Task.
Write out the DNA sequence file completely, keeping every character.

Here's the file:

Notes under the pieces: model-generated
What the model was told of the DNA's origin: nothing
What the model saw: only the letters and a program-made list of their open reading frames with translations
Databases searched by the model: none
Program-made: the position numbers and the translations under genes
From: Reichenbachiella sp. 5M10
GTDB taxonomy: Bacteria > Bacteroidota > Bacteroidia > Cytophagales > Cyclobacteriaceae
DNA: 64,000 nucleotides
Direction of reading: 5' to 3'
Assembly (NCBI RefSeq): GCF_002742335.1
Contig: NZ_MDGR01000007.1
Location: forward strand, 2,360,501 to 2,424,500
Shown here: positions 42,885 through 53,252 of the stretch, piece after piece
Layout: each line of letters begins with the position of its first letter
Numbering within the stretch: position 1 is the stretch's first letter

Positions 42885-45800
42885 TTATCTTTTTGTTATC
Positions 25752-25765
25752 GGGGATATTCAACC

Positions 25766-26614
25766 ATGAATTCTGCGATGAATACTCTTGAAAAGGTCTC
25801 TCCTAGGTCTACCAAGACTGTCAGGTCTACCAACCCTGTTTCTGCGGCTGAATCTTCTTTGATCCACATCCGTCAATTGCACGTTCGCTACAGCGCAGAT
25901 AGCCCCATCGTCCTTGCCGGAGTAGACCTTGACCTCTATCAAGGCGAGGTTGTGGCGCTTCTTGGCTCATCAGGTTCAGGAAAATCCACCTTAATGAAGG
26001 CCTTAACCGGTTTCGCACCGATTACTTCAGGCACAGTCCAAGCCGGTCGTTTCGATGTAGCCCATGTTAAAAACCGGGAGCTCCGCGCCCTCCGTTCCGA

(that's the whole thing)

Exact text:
Notes under the pieces: model-generated
What the model was told of the DNA's origin: nothing
What the model saw: only the letters and a program-made list of their open reading frames with translations
Databases searched by the model: none
Program-made: the position numbers and the translations under genes
From: Reichenbachiella sp. 5M10
GTDB taxonomy: Bacteria > Bacteroidota > Bacteroidia > Cytophagales > Cyclobacteriaceae
DNA: 64,000 nucleotides
Direction of reading: 5' to 3'
Assembly (NCBI RefSeq): GCF_002742335.1
Contig: NZ_MDGR01000007.1
Location: forward strand, 2,360,501 to 2,424,500
Shown here: positions 42,885 through 53,252 of the stretch, piece after piece
Layout: each line of letters begins with the position of its first letter
Numbering within the stretch: position 1 is the stretch's first letter

Positions 42885-45800
42885 TTATCTTTTTGTTATC
Positions 25752-25765
25752 GGGGATATTCAACC

Positions 25766-26614
25766 ATGAATTCTGCGATGAATACTCTTGAAAAGGTCTC
25801 TCCTAGGTCTACCAAGACTGTCAGGTCTACCAACCCTGTTTCTGCGGCTGAATCTTCTTTGATCCACATCCGTCAATTGCACGTTCGCTACAGCGCAGAT
25901 AGCCCCATCGTCCTTGCCGGAGTAGACCTTGACCTCTATCAAGGCGAGGTTGTGGCGCTTCTTGGCTCATCAGGTTCAGGAAAATCCACCTTAATGAAGG
26001 CCTTAACCGGTTTCGCACCGATTACTTCAGGCACAGTCCAAGCCGGTCGTTTCGATGTAGCCCATGTTAAAAACCGGGAGCTCCGCGCCCTCCGTTCCGA